Yet there is one important Holocaust-related matter where I think Pius clearly did act at variance with traditional Catholic teaching about justice and how the ends must never justify the means. I am referring to Pius's role in assisting Fascist war criminals to escape to South America. By and large, Pius's advocates have played the ostrich when it comes to the Vatican's "ratline." Denying Pius's complicity in the church's smuggling of Nazi and Croatian Fascists out of Europe flies in the face of incontrovertible evidence. Uki Goni's The Real Odessa (Granta Books, 2002, second edition) provides the conclusive documentation. Using previously unavailable material from the Public Record Office in England and from the U.S. National Archives and Record Administration, Goni clearly demonstrates that Pius knew that ecclesiastical institutions in Rome were hiding war criminals. "The British that the pope secretly pleaded with Washington and London on behalf of notorious criminals and Nazi collaborators," Goni writes. Why did Pius help these murderers escape justice? Because he was convinced they would carry on the fight against communism elsewhere. It turns out that Pope Pius was one of the first cold-war warriors.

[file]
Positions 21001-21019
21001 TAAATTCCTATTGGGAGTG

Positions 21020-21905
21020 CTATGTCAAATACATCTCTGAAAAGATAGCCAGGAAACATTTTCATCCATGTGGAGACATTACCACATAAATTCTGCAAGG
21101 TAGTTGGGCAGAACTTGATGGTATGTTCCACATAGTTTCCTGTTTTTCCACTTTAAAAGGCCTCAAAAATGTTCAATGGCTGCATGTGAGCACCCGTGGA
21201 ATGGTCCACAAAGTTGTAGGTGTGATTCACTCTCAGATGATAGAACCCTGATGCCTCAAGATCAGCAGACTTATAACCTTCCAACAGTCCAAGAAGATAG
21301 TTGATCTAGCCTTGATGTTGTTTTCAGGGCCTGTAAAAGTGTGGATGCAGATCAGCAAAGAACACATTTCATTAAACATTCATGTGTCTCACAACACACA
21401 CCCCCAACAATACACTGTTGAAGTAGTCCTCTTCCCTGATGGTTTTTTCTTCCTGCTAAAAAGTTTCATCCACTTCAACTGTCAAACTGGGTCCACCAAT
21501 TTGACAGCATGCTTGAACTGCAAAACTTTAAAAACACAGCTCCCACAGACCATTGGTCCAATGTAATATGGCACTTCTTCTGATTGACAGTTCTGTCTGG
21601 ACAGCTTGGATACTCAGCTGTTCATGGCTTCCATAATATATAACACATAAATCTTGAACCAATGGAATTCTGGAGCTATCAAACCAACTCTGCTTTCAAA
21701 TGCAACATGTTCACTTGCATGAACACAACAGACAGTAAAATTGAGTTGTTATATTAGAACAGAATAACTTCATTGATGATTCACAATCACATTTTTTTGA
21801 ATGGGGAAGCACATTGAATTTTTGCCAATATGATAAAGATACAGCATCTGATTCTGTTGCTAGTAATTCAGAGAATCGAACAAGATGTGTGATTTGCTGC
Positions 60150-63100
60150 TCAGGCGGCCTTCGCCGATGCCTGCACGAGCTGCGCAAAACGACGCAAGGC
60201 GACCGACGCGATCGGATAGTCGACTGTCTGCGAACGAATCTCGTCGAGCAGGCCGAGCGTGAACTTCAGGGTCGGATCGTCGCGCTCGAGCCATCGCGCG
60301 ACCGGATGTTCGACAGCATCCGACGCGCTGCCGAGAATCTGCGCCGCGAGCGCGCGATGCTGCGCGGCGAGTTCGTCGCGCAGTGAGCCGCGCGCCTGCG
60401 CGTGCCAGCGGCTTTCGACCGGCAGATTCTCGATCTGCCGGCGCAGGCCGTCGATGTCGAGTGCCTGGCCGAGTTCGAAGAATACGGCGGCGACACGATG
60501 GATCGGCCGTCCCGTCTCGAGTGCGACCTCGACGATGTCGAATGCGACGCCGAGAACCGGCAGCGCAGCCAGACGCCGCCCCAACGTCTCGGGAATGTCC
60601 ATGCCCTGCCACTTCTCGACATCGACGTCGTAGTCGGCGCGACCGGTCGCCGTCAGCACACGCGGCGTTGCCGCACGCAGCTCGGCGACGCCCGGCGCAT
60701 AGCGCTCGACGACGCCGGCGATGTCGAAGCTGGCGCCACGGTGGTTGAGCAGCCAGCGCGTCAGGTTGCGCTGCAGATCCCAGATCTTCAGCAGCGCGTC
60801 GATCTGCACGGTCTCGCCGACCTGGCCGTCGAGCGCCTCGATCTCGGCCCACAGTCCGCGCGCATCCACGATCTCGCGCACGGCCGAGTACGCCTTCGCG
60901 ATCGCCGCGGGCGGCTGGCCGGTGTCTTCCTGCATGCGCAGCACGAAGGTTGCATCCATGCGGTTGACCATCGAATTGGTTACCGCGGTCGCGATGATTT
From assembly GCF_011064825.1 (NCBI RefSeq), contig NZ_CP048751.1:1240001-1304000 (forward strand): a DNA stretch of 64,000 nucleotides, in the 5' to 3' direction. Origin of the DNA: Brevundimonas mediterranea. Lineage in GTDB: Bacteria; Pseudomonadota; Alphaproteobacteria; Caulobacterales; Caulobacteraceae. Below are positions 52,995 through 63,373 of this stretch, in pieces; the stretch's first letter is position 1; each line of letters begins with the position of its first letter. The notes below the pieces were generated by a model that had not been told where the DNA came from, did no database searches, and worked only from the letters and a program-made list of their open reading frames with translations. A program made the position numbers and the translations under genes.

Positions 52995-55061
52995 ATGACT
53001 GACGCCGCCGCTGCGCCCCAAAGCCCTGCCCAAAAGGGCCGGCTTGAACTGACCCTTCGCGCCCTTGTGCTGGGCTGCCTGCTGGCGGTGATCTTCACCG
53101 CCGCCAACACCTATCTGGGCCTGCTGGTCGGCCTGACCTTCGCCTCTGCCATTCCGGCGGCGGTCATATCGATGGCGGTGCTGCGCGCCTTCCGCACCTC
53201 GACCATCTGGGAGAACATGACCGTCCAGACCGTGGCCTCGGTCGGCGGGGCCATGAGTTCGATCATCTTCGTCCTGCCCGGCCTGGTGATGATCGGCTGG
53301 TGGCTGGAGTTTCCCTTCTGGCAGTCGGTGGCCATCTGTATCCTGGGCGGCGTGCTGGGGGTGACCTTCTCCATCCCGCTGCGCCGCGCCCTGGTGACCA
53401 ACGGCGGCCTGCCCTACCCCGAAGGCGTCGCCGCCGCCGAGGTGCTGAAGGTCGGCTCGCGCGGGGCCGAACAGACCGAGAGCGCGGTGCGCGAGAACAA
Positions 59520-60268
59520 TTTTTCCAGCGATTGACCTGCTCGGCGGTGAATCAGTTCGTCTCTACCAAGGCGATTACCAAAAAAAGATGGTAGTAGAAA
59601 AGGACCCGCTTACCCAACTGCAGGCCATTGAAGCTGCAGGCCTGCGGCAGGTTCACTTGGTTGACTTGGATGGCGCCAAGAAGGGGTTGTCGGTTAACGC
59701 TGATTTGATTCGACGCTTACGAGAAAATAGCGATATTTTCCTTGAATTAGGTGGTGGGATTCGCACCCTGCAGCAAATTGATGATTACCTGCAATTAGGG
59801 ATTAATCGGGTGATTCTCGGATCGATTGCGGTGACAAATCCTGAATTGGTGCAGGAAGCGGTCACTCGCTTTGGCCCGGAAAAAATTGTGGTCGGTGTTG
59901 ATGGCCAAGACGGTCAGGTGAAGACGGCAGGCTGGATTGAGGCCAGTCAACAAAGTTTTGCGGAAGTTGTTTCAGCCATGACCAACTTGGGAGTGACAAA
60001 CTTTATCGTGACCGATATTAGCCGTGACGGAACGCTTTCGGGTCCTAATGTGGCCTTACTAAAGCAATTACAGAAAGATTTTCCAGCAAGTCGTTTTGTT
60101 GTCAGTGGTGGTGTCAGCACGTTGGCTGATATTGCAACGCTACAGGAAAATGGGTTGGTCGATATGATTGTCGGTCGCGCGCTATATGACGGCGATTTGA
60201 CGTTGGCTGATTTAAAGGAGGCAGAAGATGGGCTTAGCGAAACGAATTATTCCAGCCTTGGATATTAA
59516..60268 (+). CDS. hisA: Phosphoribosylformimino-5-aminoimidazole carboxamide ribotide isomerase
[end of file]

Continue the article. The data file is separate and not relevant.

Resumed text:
In fact, the ratline conforms to a pattern of Vatican postwar action. Pius sought clemency for Arthur Greiser, who had murdered thousands of Polish Catholics and Jews (the Poles executed him anyway); and for Otto Ohlendorf, head of one of the notorious Nazi mobile killing squads (U.S. Military Governor General Lucius Clay rejected the pope's appeal, saying that Ohlendorf was guilty of specific, heinous crimes); and for other mass murderers. After the war, the U.S. State Department complained that the Vatican was uncooperative in expelling suspected war criminals from Vatican City. The Vatican knew that Croatian Fascists brought looted gold with them from Yugoslavia after the war, but did not report this to the Tripartite Commission for the Restitution of Monetary Gold.